Sie sind auf Seite 1von 4

FARMERS-PEASANTS

ISSUES:
1. Unprecedented land use conversion
- The conversion of agricultural
lands to commercial use has left
farmers only poorer and with
little or no land to till. Because of
land use conversions (LUCs), farm
area fell by 304,078 hectares
between 1991 and 2002.
- Earlier cases of farmlands
converted for commercial,
residential and eco-tourism
ventures have also led to
certificates of land ownerships
awards (CLOA) cancellations and
the eviction of hundreds of
peasant families such as the First
Cavite Industrial Estate by
Marubeni Corporation of Japan
involving 232 hectares; Hacienda
Looc in Batangas with 8,650
hectares, 400 hectares in Aplaya
Laiya, Batangas and 218 hectares
in Silang and Dasmarinas, Cavite.
2. Land Monopoly Monified
- While government claims that the
CARP has successfully reached
80% of its reduced scope, genuine
land distribution remains elusive.
Only 1% of the entire Philippine
population still owns almost 1/5
of the country's total agricultural
lands while 2 million farmers are
left to divide another 1/5 among
themselves.
- Land reform programs have been
slow to acquire most of privately
owned-land, including
commercial farms and
plantations.
- It is therefore not surprising that
the landscape of land ownership
in the Philippines has barely
changed. In fact, big landlords
remain dominant around the
country, such as Danding
Cojuangco Jr. owning 30,000

hectares in Negros, Isabela,


Cagayan, Davao del Sur, Palawan
and Cotobato; the Cojuangcos,
Faustino Dy and Juan Ponce Enrile
sharing 13,085 hectares in Iligan,
Isabela; the Zobel-Ayalas with
more than 12,000 hectares of
land in Calatagan, Batangas and
the Floreindo Family with 11,048
hectares in Davao and Davao del
Norte.
3. Unjust rent, low wages and usury
- Apart from the ages-old miserable
working conditions of Filipino
peasants prevalent in foreign and
local agribusinesses, haciendas
and farms, feudal rent, low wages
and usury continue to burden the
Filipino peasant.
- The 60-40 to 10-90 distribution of
gross harvest favorable to
landlords remains intact
- The actual amount peasants earn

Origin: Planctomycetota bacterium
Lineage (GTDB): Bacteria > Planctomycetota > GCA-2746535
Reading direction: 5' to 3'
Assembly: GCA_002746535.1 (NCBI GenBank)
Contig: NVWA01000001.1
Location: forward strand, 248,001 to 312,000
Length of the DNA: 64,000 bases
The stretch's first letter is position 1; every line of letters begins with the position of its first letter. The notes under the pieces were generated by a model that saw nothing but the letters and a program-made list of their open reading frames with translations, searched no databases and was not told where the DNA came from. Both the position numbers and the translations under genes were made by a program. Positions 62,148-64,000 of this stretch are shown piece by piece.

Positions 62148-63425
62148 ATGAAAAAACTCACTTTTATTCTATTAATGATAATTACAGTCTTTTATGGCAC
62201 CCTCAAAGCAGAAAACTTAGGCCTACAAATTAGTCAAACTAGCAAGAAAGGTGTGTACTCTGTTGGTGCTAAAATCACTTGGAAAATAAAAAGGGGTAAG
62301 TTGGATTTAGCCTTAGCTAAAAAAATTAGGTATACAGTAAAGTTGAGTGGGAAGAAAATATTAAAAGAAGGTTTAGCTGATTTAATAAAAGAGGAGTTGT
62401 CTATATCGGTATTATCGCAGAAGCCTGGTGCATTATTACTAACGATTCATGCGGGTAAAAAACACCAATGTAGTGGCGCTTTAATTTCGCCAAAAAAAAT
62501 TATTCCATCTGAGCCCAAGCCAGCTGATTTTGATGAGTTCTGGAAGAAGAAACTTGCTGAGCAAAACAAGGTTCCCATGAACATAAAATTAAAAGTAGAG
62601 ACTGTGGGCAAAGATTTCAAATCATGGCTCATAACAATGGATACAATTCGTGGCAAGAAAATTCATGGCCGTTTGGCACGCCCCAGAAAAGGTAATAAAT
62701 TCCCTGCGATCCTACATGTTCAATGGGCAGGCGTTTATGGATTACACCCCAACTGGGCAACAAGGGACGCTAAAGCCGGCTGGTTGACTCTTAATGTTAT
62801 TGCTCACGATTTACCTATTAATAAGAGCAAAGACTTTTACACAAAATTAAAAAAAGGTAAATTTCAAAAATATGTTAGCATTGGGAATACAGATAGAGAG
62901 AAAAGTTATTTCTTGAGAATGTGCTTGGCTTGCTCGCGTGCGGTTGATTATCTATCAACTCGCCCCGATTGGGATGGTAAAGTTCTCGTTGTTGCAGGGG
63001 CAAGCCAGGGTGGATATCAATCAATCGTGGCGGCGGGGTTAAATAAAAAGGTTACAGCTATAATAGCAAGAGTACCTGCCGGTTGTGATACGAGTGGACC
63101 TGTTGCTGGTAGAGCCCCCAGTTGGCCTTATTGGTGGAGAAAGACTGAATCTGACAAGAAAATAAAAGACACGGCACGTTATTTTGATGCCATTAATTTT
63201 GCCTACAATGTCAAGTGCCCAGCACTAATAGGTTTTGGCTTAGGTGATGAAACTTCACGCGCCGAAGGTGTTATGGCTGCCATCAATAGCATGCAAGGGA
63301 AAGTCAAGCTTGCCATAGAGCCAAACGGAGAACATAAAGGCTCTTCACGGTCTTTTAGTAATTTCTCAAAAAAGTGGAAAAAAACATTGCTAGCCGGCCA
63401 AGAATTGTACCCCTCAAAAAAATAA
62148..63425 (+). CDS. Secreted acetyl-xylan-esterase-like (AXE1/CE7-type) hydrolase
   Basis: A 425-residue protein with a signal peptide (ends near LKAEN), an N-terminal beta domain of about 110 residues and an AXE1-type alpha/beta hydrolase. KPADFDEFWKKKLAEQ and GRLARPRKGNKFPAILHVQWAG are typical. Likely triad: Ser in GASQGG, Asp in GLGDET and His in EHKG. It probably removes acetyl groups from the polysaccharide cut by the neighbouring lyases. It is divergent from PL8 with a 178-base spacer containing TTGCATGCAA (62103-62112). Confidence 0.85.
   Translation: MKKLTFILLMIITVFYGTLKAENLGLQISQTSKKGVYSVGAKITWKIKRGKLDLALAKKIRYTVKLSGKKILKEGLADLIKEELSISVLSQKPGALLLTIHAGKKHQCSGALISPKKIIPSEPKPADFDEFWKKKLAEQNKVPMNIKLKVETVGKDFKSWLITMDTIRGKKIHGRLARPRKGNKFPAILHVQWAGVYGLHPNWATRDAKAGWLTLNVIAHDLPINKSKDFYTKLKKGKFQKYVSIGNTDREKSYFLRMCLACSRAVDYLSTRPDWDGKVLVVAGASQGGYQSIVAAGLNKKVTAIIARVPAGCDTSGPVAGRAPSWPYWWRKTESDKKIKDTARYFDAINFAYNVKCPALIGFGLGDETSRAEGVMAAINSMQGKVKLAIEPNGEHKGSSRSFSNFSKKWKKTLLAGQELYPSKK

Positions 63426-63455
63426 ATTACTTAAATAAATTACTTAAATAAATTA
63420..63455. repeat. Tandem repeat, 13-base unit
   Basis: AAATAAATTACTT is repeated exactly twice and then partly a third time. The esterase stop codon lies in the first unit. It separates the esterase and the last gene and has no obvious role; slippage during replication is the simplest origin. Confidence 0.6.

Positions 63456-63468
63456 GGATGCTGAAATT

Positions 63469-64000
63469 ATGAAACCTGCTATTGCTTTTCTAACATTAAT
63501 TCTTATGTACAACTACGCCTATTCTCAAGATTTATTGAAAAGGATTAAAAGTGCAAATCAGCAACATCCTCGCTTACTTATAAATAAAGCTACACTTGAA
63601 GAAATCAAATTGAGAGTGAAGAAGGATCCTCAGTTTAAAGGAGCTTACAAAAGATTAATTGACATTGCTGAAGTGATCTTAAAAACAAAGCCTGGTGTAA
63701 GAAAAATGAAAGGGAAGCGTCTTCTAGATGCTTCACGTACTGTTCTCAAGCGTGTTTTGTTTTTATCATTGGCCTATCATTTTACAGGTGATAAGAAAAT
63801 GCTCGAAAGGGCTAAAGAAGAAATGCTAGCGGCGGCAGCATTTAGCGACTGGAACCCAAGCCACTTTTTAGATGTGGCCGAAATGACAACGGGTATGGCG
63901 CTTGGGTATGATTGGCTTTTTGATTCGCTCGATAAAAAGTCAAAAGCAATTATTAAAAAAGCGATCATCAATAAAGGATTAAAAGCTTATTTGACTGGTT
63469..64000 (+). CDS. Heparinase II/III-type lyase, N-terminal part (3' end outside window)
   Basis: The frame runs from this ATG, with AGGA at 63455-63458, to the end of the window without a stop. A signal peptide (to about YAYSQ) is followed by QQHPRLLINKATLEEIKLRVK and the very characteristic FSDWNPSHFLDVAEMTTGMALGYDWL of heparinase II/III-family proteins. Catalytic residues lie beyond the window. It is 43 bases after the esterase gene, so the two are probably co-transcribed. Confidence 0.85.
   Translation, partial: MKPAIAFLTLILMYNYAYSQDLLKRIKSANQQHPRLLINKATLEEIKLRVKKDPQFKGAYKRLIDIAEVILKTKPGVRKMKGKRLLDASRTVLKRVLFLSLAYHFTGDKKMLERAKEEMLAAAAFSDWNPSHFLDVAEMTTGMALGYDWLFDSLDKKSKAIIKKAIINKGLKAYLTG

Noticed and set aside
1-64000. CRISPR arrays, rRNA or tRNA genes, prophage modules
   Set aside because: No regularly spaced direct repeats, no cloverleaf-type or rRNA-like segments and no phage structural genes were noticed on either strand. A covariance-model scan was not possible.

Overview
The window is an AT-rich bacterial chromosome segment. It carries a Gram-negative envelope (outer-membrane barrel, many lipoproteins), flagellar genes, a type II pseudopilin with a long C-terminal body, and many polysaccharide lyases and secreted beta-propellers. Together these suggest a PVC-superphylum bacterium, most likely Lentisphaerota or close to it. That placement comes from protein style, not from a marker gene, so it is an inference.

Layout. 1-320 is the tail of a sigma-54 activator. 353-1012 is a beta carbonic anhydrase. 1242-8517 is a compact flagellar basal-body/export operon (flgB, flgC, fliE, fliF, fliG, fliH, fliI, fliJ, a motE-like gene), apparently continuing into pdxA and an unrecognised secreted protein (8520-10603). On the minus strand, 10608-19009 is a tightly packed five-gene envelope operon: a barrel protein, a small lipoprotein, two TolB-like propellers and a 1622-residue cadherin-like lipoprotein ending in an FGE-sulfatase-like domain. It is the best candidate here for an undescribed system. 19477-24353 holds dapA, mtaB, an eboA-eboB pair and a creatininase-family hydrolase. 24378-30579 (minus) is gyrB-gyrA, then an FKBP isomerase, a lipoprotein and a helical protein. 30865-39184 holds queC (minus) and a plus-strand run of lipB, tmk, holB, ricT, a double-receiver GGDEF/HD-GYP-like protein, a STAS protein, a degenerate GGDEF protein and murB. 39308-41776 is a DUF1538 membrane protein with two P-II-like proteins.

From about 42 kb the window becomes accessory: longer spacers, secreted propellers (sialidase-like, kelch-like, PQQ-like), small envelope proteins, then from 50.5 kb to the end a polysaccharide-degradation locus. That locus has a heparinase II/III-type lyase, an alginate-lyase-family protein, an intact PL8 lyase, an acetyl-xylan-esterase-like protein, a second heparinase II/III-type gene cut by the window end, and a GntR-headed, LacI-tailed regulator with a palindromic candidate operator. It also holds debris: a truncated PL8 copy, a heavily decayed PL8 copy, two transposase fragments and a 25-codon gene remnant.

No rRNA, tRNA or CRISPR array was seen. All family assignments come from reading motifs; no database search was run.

fall way below the agricultural
daily minimum wages that range
from P151 to P212 nationwide.
- Extreme poverty compels farmers
to usury, where they are obliged
to pay high interest rates for
credit. It ranges from 15%-35%
per cropping season up to
anywhere between 100%-300%
per harvest and 400% per year.
4. Lack of Support
Agrarian Reform Communities
(ARCs) have not progressed both
in scope and in terms of support
received demonstrates how CARP
is bound to fail even despite its
five-year extension.
- However, only 3 out of 10 CARP
beneficiaries are covered by 1,959
ARCs. ARCs also suffer from lack
of government support.
- The CARP itself suffers from lack
of support. According to a
German Technical Assistance
(GTZ)-commissioned review of the
CARP in 2007, CARP lacked the

support services and credit that


farmer beneficiaries needed to
prosper.
5. Pushing the peasantry deeper in
poverty
- These ventures are seen to
worsen the problems in the
production of rice, vegetable and
livestock industry brought about
by the influx of imported
agricultural products.
- The country is now the world's
no. 1 rice importer, pushing
farmers and producers into
deeper debt and poverty.
APPLICABLE LAWS:
1. Comprehensive Agrarian Reform Law
or the RA 6657
The State shall recognize the
right of farmers, farmworkers
and landowners, as well as
cooperatives and other
independent farmers'
organizations, to participate
in the planning, organization,
and management of the
program, and shall
provide support to agriculture
through appropriate
technology and research, and
adequate financial
production, marketing and
other support services.
- It is an act which aims to promote
social justice and industrialization,
providing the mechanism for its
implementation, and for other
purposes.
- It is the legal basis of CARP, or the
Comprehensive Agrarian Reform
Program.
- CARP is the redistribution of
public and private agricultural
lands to farmers and farmworkers
who are landless, irrespective of
tenurial arrangement. CARPs
vision is to have an equitable land
ownership with empowered
agrarian reform beneficiaries who

can effectively manage their


economic and social development
to have a better quality of life.
One of the major programs of
CARP is Land Tenure
Improvement, which seeks to
hasten distribution of lands to
landless farmers. Similarly, the
Department offers Support
Services to the beneficiaries such
as infrastructure facilities,
marketing assistance program,
credit assistance program, and
technical support programs.
Furthermore, the department